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Re: Two West Pac storms over ocean already 'tilled' by previous storms

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  • David
    ... You raise a very interesting point. If Venus does have a magnetic field, it is a very weak one that has so far escaped detection. It does have what is
    Message 1 of 4 , Jul 4, 2004
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      > Some would think it is luck, like
      > falling between Venus and Mars, but I know these things are not by
      > chance over many transactions and many changes. There is a law of
      > large numbers to consider, plus the fact that Venus somehow has
      > avoided its atmosphere getting whisked away like what has occurrd on
      > Mars.
      >

      You raise a very interesting point. If Venus does have a magnetic
      field, it is a very weak one that has so far escaped detection. It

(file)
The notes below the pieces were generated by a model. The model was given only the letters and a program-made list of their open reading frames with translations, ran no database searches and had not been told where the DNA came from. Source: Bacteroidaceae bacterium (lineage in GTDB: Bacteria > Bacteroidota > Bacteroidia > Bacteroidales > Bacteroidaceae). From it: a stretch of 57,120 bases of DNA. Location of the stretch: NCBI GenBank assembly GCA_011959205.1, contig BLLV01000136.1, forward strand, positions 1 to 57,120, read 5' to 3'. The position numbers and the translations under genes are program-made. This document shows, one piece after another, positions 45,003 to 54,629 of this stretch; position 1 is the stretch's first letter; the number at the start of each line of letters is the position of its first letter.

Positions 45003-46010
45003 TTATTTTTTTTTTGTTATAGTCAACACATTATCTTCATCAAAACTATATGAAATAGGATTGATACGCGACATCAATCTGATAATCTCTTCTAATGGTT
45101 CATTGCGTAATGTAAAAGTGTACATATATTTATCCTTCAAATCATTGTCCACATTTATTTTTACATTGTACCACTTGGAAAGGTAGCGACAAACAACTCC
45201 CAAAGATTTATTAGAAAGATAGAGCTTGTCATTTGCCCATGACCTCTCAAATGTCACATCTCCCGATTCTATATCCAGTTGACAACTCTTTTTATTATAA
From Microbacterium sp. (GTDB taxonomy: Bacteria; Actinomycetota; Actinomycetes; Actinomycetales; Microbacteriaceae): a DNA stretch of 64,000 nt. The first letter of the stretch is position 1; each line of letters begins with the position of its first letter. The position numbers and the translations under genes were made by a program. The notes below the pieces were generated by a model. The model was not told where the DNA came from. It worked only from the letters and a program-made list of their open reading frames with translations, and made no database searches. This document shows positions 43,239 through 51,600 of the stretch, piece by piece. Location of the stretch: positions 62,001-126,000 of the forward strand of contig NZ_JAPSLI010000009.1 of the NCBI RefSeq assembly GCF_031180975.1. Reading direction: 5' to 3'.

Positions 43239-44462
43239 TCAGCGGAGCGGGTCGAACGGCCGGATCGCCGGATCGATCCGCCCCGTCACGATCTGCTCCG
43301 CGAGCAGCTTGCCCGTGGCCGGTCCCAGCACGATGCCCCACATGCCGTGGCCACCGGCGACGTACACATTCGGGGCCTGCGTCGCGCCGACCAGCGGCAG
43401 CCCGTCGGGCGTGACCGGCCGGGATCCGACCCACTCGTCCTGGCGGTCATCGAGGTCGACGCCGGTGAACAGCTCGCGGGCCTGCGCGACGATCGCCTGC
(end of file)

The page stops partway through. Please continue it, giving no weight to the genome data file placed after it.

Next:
does have what is known as an induced magnetosphere, which is caused
      by direct interaction of the solar wind with Venus' ionosphere. That
      doesn't happen here on Earth, because out magnetic field protects us.

      No seismic data is available for Venus, so we really don't know what
      Venus' core is like, although density data for Venus derived from
      spacecraft observations suggest that Venus' core is probably similar
      in size to Earth's. However, it must be different in some way,
      because there is no magnetic field being generated. Perhaps Venus'
      core has become completely solid, or maybe completely liquid. Earth,
      of course, has a liquid outer and solid inner core.

      Even though Venus doesn't have an Earth-like plate tectonic system, it
      does have numerous volcanoes, which replenish Venus' atmosphere fast
      enough to compensate for the erosive effects of the solar wind. By
      some estimates, Venus maye have over 100,000 active volcanoes. That's
      the big difference between Venus and Mars. Venus has active volcanoes
      to replenish the atmosphere. Mars doesn't.

      With all of the active volcanoes blowing out gas, Venus' astmosphere
      became denser. Life might have been able to process out some of the
      CO2 out of Venus' atmosphere, but life on Venus probably didn't get a
      chance to start before it was too late and too hot.
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